No, the ExtraGuard is the cheapo $3-4 filter. The one with Teflon/PTFE
inside is not on their website (that I can see), but I think it was called
the DoubleGuard. Some of the current filters have PTFE on the exterior
gaskets. On the website they list the ExtraGuard, ToughGuard, ExtendedGuard,
and Racing filter (apparently some Ford and Chevys only), and an additional
one sold in Canada. They also have a high-mileage filter, presumably with
the same chemicals found in high mileage oil being marketed these days
(works OK if you have some sort of problem, like minor leaking and/or minor
oil burning).

I will admit that the ExtraGuard and ToughGuard are crappy and mediocre
respectively, but the ExtendedGuard is quite well made (should be for about
$10-$11), and I don't see how anyone can question the build quality. The
ExtendedGuard and Racing oil filters may be expensive, but they are very
good/excellent filters. I generally use the Mobil 1 filter, but when not
available I use the Fram ExtendedGuard filter.

If you want to see the inside of the Fram filters, check out this website
(click on "Technology" for the filter you want info on).

One more thing. Based on your posts, it is safe to assume that there is
nothing but sawdust inside your skull, unless you put a window on head and
we can see otherwise.

From: RM v2.0 on

> I was really only suggesting that analysis might be a good idea for those
> people that don't understand how needless it is to do a 3000 mile oil
> change on a modern engine. They've been brainwashed by companies like
> Jiffy Lube and/or they remember what their father or grandfather told them
> back in the 1960's, and haven't updated this knowledge to account for
> higher quality multi-weight detergent motor oils, versus cans of SAE 30,
> even though every independent test has shown how needless 3000 mile
> changes actually are.
I dont get this either, both my Dodge truck and car recommend 7500 mile
changes for light use. Yet every place that changes it insists on sticking
that 3k mile interval on my windshield. I know why they do it, more changes
= more money for them but why do owners put up with it? I bet we could save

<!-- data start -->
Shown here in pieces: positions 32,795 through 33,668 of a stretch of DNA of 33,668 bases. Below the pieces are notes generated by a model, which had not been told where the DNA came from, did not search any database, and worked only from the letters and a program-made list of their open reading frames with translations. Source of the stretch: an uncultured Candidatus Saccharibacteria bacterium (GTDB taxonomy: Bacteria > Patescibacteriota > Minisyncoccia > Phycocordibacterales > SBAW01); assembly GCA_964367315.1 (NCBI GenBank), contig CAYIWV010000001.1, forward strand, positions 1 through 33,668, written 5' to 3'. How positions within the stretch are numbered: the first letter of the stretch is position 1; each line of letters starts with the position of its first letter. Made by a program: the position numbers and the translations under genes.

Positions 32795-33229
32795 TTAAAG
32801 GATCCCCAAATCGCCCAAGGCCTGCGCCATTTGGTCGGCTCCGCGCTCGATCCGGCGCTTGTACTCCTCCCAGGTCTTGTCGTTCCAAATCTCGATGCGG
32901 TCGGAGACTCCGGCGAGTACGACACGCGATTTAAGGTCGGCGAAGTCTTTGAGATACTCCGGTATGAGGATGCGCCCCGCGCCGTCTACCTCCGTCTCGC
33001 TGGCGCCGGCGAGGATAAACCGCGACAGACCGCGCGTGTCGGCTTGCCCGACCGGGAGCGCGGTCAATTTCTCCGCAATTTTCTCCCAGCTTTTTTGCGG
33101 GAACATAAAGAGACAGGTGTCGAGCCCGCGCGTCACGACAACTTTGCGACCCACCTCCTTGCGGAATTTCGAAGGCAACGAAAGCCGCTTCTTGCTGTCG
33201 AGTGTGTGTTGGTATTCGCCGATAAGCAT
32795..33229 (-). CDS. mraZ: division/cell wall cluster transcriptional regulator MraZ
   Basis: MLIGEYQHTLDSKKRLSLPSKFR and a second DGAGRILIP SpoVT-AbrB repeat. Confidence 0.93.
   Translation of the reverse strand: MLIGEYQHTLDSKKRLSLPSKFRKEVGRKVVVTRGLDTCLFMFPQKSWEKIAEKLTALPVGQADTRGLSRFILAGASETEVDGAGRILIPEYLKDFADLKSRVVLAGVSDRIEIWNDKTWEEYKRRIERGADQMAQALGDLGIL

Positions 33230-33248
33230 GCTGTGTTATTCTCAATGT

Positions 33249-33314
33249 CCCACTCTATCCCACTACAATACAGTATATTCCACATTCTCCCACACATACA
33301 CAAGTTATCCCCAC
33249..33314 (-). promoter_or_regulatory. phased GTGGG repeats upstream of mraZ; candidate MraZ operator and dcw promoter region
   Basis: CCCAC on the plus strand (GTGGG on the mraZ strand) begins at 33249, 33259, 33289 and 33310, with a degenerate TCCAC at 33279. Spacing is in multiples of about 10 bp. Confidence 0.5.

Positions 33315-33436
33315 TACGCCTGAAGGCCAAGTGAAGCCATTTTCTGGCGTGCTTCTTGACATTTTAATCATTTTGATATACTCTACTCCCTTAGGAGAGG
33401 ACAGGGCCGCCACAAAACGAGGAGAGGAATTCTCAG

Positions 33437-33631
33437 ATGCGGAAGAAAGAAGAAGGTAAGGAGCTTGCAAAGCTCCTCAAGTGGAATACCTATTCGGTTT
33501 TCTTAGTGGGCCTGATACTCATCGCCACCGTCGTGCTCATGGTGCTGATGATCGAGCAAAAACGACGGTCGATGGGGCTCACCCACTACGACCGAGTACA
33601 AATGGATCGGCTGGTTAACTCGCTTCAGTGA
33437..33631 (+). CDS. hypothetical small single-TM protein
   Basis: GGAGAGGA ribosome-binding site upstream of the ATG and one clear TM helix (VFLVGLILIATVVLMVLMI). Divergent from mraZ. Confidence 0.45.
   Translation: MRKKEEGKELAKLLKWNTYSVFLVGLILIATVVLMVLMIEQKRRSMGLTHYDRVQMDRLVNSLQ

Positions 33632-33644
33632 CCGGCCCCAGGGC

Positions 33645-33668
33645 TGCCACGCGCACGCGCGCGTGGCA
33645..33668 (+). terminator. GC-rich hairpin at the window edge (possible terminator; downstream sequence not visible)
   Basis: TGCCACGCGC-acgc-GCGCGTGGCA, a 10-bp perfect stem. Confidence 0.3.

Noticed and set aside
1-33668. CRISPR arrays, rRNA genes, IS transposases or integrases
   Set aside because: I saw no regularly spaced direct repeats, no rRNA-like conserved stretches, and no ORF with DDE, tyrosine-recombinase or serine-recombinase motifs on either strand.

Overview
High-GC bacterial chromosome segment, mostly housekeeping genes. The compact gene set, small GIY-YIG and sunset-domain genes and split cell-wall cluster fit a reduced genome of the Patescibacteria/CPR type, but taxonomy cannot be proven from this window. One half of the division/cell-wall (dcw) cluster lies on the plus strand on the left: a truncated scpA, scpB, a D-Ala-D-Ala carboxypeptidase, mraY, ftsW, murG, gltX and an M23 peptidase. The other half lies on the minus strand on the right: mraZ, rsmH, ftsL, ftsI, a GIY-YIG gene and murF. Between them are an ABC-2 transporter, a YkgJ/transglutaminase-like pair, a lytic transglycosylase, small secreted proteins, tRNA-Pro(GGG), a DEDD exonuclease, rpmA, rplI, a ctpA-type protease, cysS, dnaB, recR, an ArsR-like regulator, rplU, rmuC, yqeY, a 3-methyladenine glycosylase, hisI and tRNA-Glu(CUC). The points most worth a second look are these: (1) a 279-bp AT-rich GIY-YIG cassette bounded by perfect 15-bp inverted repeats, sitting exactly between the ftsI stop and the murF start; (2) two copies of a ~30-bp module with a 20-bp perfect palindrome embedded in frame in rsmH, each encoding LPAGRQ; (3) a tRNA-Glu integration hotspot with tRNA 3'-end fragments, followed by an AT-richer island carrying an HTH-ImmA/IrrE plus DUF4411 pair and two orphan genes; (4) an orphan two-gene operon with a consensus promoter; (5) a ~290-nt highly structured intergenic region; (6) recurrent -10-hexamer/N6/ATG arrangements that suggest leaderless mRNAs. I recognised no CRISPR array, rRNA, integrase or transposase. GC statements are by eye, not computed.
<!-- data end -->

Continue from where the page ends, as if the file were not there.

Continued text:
a significant amount of oil if we stopped all the useless changes.

From: Scott Dorsey on
SMS <scharf.steven(a)> wrote:
>A lot more engines are destroyed by a loss of coolant than "worn out"
>oil. My nephew destroyed a three year old BMW X5 by not knowing or not
>noticing the temperature gauge, after the water pump started leaking.

This is unfortunately a known issue on these cars. But in Driver's Ed,
didn't your nephew get taught to run his eyes across the gauges every
couple minutes and make sure everything was okay? You gotta watch them.

>Alway a pet peeve that the manufacturers don't put in some sort of an
>audible warning of when to pull over and stop the vehicle. Click and
>Clack used to say that the temperature idiot light shouldn't say TEMP,
>it should say $3000 (this was a long time ago), since that's what
>repairs will cost if you don't stop immediately.

Look, if the driver isn't watching the gauges, who is to say a red light
or a buzzer or a gadget that pokes him in the side is going to do any good
either? I recently saw a Corolla whose engine had melted down into slag.
The owner noted that the oil light had been on for a couple weeks and he
kept meaning to have it checked.

It's important to pay attention to the gauges.... that's what they are
there for.

Your nephew's problem MAY have been accelerated by the fact that a lot
of newer BMWs don't have real temperature gauges any more, just gadgets
with a needle that indicate three positions. Seems BMW doesn't trust
modern drivers either.
"C'est un Nagra. C'est suisse, et tres, tres precis."